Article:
Thyroid problem news from Thyroid Talk

 

 

Symptoms of Thyroid Problems

 

 

One of the problems many people have with looking for symptoms of thyroid problems, of course, is that very few of them appear to have any connection at all with the thyroid itself. Only those people whose thyroid is actually swollen and perhaps causing breathing difficulties will link what they are experiencing to the small butterfly shaped gland itself.

 




Combine this with the very different symptoms associated with an overactive and an underactive thyroid and the situation becomes even more clouded.


However, undiagnosed thyroid problems can often lead to quite dramatic complications so it is vital that the various symptoms are recognised and, more importantly, acted upon.


If it continues to be undiagnosed, and therefore untreated, an underactive thyroid – hypothyroidism – can significantly increase a person’s chances of suffering from heart disease or depression. In addition, obesity is far more common and difficult to counter. In hypothyroidism, the thyroid has become underactive and consequently the rate of the body’s metabolism has slowed down; the slower the metabolism becomes, the more pronounced the symptoms.


The following symptoms will not be experienced by all sufferers; but they are some of the indicators that there might be a problem with an underactive thyroid.


First of all, if you experience difficulty in losing weight or are actually gaining weight and all attempts to remedy the situation – diet, exercise and so on – are proving fruitless, this can be a significant sign of hypothyroidism. In a similar way, it could be that, without any change in your lifestyle, your weight begins to fluctuate significantly – either up or down. This can be very disconcerting but is quite a common symptom.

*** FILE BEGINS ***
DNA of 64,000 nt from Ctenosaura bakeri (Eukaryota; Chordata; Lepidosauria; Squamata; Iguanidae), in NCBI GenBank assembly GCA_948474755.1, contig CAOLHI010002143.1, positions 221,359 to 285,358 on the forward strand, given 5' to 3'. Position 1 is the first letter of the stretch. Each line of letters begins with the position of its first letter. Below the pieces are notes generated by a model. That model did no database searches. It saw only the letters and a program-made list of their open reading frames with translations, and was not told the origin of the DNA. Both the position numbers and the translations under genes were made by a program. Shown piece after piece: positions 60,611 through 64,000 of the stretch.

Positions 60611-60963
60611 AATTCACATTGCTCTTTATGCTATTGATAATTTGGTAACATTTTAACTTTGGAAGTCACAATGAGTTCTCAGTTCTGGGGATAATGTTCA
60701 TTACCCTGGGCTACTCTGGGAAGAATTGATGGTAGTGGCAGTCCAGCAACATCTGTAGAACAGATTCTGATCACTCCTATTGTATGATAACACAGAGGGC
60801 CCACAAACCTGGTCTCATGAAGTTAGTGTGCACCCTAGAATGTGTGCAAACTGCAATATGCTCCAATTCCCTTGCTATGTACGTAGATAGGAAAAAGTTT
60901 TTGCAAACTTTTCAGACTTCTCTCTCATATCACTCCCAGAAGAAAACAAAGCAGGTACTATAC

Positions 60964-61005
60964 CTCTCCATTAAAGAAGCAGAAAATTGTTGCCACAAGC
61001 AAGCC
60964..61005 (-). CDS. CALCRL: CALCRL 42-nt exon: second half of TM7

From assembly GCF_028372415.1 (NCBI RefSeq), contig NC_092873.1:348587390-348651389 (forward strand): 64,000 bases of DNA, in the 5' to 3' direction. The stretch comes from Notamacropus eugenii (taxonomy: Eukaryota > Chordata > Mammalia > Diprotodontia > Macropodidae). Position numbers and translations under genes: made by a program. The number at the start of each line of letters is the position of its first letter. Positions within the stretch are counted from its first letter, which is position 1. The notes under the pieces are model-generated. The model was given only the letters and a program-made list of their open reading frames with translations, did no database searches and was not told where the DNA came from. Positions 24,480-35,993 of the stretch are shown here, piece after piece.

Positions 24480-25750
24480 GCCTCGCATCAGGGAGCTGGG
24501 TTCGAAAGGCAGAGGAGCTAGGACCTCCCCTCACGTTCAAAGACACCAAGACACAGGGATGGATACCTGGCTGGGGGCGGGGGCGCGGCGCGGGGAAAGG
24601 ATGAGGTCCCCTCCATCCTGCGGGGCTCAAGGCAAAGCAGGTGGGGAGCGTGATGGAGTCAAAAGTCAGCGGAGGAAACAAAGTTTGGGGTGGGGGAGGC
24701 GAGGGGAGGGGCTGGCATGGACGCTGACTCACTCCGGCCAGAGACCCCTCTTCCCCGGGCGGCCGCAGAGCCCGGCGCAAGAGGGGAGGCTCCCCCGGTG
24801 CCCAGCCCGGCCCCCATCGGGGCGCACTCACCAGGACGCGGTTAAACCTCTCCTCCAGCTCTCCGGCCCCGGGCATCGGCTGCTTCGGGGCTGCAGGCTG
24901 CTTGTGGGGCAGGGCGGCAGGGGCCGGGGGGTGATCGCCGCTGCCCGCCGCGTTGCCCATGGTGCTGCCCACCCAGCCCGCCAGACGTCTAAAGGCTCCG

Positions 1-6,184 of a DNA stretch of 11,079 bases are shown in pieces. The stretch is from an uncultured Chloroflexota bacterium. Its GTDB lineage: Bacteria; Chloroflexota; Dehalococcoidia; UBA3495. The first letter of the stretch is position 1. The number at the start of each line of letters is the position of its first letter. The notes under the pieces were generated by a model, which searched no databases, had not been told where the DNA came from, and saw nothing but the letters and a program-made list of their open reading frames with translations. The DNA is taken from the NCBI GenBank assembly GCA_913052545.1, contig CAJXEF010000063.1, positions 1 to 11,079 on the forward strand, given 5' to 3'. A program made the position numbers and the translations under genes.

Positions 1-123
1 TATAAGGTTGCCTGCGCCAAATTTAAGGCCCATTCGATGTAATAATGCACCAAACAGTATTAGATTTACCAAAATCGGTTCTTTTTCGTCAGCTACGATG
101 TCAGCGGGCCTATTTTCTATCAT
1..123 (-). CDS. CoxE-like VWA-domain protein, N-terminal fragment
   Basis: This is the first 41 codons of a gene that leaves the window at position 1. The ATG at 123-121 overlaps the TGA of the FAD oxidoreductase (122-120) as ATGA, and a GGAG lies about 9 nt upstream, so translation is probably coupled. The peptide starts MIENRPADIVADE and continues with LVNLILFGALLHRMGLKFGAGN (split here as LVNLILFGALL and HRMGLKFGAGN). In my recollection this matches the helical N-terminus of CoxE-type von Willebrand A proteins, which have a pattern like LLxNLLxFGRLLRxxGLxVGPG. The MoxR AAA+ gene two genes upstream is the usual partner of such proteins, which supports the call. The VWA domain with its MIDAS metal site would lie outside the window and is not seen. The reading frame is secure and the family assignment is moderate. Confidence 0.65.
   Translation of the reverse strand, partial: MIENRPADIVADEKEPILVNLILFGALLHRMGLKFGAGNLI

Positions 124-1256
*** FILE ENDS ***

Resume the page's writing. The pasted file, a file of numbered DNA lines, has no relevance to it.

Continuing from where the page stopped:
Unexplained depressive moodswings or random memory lapses and forgetfulness are also quite common. The tendency here, as with many symptoms of thyroid problems, is to just blame things on the ageing process and treat them as inevitable ‘senior moments’ – in which case, the problem remains undiagnosed for longer.


Exactly the same preconception often occurs with the more physical problems of muscle and joint pains, sudden onsets of tendonitis and feeling constantly tired even after a good night’s sleep. The danger of simply putting these things down to age is that the longer the problem remains undiagnosed, the more severe it is likely to become.


Other possible indicators that a person could have an underactive thyroid include heavier and more frequent and painful periods; changes in the condition of your hair and skin; a slower than usual heart beat; severe constipation; the development of a more hoarse voice; and sometimes an increasing tendency to feel cold at times when others do not.


When the thyroid becomes overactive – hyperthyroidism – and the rate of the body’s metabolism speeds up as opposed to slows down, the following symptoms might be noticeable.


From a psychological point of view you might find increased difficulty in concentrating on things, or suffer from unexpected mood swings – even perhaps panic attacks. Physically, you could notice a rapid, or perhaps irregular, heartbeat. You might sweat excessively or your hands might start to tremble unaccountably. You might have shorter, lighter periods; suffer from diarrhoea or irritable bowel syndrome; experience severe hair loss; insomnia which means you feel tired and lack energy during the day; irritated or puffy eyes – often the onset of Grave’s disease; or, very significantly, you could suffer from weight loss despite having what you consider to be an increased appetite.


Finally, it is known that having a family history of thyroid problems is going to put people at a higher risk of themselves developing the condition.


Suffering from some of the above symptoms of thyroid problems should initiate a visit to the doctor for a thorough diagnosis.